We investigated the efficacy of low doses of corticosteroids in septic shock patients with or without early acute respiratory distress syndrome (ARDS) by post hoc analysis of a previously completed clinical trial.
Retrospective analysis of a placebo-controlled, randomized, double-blind trial of low doses of corticosteroids in septic shock.
Nineteen intensive care units in France.
Among the 300 septic shock patients enrolled, we selected those meeting standard criteria for ARDS at inclusion.
Seven-day treatment with 50 mg of hydrocortisone every 6 hrs and 50 μg of 9-α-fludrocortisone once a day.
There were 177 patients with ARDS (placebo, n = 92; corticosteroids, n = 85) including 129 (placebo, n = 67; corticosteroids, n = 62) nonresponders and 48 (placebo, n = 25; corticosteroids, n = 23) responders. In nonresponders, there were 50 deaths (75%) in the placebo group and 33 deaths (53%) in the steroid group (hazard ratio 0.57, 95% confidence interval 0.36–0.89, p = .013; relative risk 0.71, 95% confidence interval 0.54–0.94, p = .011). The number of days alive and off the ventilator was 2.6 ± 6.6 in the placebo group and 5.7 ± 8.6 in the steroid group (p = .006). There was no significant difference between groups in responders. There was no significant difference between groups in the two subsets of patients without ARDS. Adverse events rates were similar in the two groups.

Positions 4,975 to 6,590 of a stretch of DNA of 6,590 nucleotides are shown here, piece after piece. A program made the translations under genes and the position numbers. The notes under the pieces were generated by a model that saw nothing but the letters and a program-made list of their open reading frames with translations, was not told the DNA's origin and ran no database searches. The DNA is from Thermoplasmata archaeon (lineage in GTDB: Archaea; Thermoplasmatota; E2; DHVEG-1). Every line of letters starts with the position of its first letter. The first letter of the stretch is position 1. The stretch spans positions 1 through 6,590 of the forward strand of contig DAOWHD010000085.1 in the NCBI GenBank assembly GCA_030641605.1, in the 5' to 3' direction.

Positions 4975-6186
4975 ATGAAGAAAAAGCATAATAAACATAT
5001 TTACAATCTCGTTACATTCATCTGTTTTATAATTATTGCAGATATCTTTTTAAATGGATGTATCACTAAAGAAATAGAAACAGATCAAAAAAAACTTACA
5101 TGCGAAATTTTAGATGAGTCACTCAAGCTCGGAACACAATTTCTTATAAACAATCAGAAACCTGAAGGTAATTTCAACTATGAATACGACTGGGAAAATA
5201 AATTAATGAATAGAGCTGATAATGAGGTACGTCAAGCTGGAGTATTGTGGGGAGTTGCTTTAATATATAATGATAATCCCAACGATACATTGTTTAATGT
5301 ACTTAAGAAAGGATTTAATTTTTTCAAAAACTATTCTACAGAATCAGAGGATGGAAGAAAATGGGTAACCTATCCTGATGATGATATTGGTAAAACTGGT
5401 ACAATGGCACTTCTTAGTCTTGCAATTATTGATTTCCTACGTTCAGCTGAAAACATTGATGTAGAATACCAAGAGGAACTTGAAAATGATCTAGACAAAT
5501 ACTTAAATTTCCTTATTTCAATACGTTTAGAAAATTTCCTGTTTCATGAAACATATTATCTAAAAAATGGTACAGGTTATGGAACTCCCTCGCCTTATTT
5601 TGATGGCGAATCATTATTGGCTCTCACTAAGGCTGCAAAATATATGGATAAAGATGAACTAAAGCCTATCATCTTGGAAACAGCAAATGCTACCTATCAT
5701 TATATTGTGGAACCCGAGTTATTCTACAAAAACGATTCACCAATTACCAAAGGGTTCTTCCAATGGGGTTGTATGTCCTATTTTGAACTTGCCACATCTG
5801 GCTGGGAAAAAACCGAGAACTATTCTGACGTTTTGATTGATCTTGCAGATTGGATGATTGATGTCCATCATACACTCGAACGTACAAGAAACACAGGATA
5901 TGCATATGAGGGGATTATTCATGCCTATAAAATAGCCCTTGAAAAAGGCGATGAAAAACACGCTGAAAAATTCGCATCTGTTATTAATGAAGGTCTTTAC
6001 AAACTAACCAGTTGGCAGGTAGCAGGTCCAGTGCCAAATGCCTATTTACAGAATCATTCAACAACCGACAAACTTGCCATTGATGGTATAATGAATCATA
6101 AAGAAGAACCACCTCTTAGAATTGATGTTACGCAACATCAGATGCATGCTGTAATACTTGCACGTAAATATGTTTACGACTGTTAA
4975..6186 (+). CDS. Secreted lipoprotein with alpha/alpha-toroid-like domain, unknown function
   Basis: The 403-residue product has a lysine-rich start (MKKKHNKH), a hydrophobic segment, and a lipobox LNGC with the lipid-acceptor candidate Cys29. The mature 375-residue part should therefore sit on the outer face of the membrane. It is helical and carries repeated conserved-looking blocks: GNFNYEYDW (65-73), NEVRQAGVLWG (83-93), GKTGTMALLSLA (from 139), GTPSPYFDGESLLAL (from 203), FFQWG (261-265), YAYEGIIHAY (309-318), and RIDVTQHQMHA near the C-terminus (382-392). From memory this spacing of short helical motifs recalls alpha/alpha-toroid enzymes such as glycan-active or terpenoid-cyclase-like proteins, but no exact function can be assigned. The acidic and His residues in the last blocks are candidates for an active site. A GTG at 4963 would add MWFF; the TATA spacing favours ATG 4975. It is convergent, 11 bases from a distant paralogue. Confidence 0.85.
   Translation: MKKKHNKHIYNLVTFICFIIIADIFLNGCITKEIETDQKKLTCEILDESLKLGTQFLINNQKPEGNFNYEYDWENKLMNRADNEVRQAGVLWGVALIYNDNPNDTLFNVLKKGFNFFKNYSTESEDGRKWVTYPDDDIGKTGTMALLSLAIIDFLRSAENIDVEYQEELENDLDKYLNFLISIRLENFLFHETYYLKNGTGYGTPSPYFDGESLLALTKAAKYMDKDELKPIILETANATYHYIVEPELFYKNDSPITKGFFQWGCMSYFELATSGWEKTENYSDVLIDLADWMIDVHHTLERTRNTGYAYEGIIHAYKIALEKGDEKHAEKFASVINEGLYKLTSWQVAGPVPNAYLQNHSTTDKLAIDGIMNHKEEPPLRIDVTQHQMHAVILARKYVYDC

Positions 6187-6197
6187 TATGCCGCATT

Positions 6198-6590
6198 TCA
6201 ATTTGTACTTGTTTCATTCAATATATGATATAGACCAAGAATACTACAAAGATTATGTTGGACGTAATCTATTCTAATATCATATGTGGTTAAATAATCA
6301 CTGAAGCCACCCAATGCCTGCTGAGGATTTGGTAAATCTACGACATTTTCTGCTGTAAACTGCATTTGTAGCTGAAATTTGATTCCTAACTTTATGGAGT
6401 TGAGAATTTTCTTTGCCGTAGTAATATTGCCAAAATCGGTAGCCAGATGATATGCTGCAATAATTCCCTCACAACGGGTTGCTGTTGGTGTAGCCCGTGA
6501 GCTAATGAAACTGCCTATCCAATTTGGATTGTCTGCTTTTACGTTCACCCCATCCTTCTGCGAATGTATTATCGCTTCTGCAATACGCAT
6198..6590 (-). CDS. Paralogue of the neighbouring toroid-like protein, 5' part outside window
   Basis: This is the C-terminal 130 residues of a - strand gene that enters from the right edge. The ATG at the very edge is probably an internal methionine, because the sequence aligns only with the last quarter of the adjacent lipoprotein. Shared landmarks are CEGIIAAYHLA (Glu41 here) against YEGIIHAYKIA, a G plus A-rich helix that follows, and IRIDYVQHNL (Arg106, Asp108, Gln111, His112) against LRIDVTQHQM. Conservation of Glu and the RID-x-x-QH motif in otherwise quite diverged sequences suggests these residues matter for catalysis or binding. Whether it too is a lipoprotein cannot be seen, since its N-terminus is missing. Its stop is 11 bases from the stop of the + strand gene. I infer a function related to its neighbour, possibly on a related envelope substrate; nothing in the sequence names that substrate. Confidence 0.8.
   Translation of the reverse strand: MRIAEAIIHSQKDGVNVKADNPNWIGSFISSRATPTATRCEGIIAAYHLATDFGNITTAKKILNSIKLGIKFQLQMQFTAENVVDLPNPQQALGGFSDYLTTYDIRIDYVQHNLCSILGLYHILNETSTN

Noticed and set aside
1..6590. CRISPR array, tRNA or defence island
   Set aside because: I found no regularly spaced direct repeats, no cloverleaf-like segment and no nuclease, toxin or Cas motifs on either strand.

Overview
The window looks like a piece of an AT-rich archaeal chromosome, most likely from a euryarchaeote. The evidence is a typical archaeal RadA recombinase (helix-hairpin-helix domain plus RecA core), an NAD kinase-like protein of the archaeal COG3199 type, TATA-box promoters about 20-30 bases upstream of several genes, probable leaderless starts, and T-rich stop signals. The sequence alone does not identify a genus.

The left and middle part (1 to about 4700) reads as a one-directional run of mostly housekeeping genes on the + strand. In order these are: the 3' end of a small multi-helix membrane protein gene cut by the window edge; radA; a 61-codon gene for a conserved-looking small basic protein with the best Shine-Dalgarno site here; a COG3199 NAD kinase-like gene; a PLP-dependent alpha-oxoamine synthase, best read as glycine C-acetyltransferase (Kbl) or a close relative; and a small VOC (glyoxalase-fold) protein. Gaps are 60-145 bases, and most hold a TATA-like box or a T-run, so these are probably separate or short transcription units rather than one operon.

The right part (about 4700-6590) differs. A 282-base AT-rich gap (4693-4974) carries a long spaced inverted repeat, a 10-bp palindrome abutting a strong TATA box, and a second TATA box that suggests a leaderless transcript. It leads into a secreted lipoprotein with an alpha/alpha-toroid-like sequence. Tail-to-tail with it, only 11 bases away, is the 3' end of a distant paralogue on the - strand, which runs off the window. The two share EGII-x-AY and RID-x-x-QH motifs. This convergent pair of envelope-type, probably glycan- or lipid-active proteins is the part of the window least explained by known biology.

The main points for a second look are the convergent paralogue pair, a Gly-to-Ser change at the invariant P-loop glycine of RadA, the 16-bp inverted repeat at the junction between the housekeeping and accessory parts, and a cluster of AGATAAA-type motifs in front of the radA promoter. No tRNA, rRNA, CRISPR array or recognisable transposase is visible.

This post hoc analysis shows that a 7-day treatment with low doses of corticosteroids was associated with better outcomes in septic shock-associated early ARDS nonresponders, but not in responders and not in septic shock patients without ARDS.
From Service de Réanimation Médicale, Hôpital Raymond Poincaré, Assistance Publique–Hôpitaux de Paris, Faculté de Médecine Paris Ile de France Ouest, Université de Versailles Saint-Quentin en Yvelines, Garches, France (DA); Laboratoire de Biostatistiques, Faculté de Pharmacie, Université de Nantes, Nantes, France (VS); and Centre d'Investigation Clinique INSERM 0203, Unité de Pharmacologie Clinique, Hôpital de Pontchaillou, Centre Hospitalier Universitaire de Rennes, Faculté de Médecine, Université de Rennes 1, Rennes, France (EB).
Supported, in part, by grant Ger-Inf-05R2 from GERMED, Assistance Publique–Hôpitaux de Paris, Paris, France.
None of the authors have financial disclosure or any other conflict of interest to disclose.
Address requests for reprints to: Djillali Annane, MD, PhD, Service de Réanimation Médicale, Hôpital Raymond Poincaré, 104 Boulevard Raymond Poincaré, 92380 Garches, France. E-mail: firstname.lastname@example.org.